Intermediate 3 Mamoru Hoshi, The Breath of Kathmandu, Intermediate 3, 2017–18


Nannette Jackowski and Ricardo de Ostos (studio NaJa & deOstos)

In fable, City and Forest exist in polar opposition. Where cities promise security and order, forests carry mythical associations of ambiguity and danger. Laws, measures and technology enable the urban realm whilst creatures, growth and nature inhabit the sylvan one. Today, these territories are increasingly entangled. Forests – once the unknowable heart of Mother Nature – are now occupied by monitoring devices, harvested for their resources and studied as indicators of planetary health. Simultaneously, cities are more beguiling than ever, hosting multipart ecologies and virtual worlds full of strange new tribes and creatures.

This year we will study how land in the world’s ‘New Forests’ is owned and used politically and mythologically. Silicon Valley dreams of smart cities that promise control of our environments through their quantification – long have we exerted our dominion over nature through enumerating it. In contrast, the forest carries with it a mythology that belies categorisation, existing as a complex cycle of life and death. We postulate an experimental architecture that grows, changes and interacts with the enigmatic qualities of the forest. Reframing ideas of inhabitation and natural cycles, we question how to relate to land not through ownership but through cyclical exchange. Concretising these ideas through the study of measurement – traditional units of dimension such as weight, light and time – we will explore how the more ambiguous concepts of memory, sanctity and power are culturally constructed through the conventions we follow. We will work consistently in between drawings, models and short films to engage digital and analogue design methodologies and to learn how storytelling and narrative concepts can structure processes of thinking and production. Through these methods, Intermediate 3 represents an intense architectural investigation into how technology and mythology can challenge environmental problems.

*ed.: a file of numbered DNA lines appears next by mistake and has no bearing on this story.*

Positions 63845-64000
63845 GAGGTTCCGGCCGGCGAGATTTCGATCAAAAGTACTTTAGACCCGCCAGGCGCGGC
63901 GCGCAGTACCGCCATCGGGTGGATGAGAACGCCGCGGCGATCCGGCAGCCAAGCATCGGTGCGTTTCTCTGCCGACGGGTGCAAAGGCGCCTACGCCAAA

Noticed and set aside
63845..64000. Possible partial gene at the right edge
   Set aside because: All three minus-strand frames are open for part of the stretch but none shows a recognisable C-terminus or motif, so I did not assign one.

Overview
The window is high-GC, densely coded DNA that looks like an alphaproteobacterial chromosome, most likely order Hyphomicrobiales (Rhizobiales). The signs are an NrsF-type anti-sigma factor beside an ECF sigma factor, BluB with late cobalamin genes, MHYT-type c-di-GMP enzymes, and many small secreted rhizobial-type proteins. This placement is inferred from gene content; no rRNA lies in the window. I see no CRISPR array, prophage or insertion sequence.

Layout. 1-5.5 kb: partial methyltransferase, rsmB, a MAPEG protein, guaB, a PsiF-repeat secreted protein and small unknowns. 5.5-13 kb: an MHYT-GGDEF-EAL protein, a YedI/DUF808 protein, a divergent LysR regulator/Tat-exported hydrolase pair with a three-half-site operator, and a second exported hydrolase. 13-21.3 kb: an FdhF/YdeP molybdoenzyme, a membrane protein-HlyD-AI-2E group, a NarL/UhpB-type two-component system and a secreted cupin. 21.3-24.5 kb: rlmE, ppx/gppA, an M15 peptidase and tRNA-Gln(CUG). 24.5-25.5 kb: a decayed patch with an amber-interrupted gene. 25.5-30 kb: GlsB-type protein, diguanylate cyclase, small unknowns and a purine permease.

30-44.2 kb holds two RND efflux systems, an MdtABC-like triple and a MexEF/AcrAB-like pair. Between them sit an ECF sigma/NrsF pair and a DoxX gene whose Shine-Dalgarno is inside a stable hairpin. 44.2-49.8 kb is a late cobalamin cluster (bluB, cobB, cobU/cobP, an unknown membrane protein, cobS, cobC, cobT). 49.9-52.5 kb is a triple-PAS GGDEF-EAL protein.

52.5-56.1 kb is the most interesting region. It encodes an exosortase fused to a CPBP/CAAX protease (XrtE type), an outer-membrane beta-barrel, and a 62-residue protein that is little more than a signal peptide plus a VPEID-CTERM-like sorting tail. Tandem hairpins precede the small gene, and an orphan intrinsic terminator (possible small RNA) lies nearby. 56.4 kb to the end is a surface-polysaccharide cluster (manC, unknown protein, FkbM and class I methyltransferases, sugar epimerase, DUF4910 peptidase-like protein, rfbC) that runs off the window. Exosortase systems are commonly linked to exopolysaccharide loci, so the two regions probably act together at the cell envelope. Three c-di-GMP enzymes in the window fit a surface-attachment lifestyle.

Nannette Jackowski and Ricardo de Ostos (studio NaJa & deOstos) were nominees for the Iakov Chernikhov Prize for young architects around the world and are authors of many publications including The Hanging Cemetery of Baghdad (2007), Pamphlet Architecture 29: Ambiguous Spaces (2008) and Scavengers and Other Creatures in Promised Lands (2017). Having worked for many architects (Wilkinson Eyre, Zaha Hadid, Peter Cook, Future Systems and Foster + Partners), they have taught across Europe, including Lund University (Sweden) and École Spéciale d'Architecture (Paris).

Nathan Su, co-founder of Inferstudio, is a researcher at Forensic Architecture (Goldsmiths University), and a speculative designer. His work uses operative storytelling to critique the emerging technologies and cultures of cities today. He teaches media studies at the AA and has run workshops at the Bartlett and Strelka Institute (Moscow).

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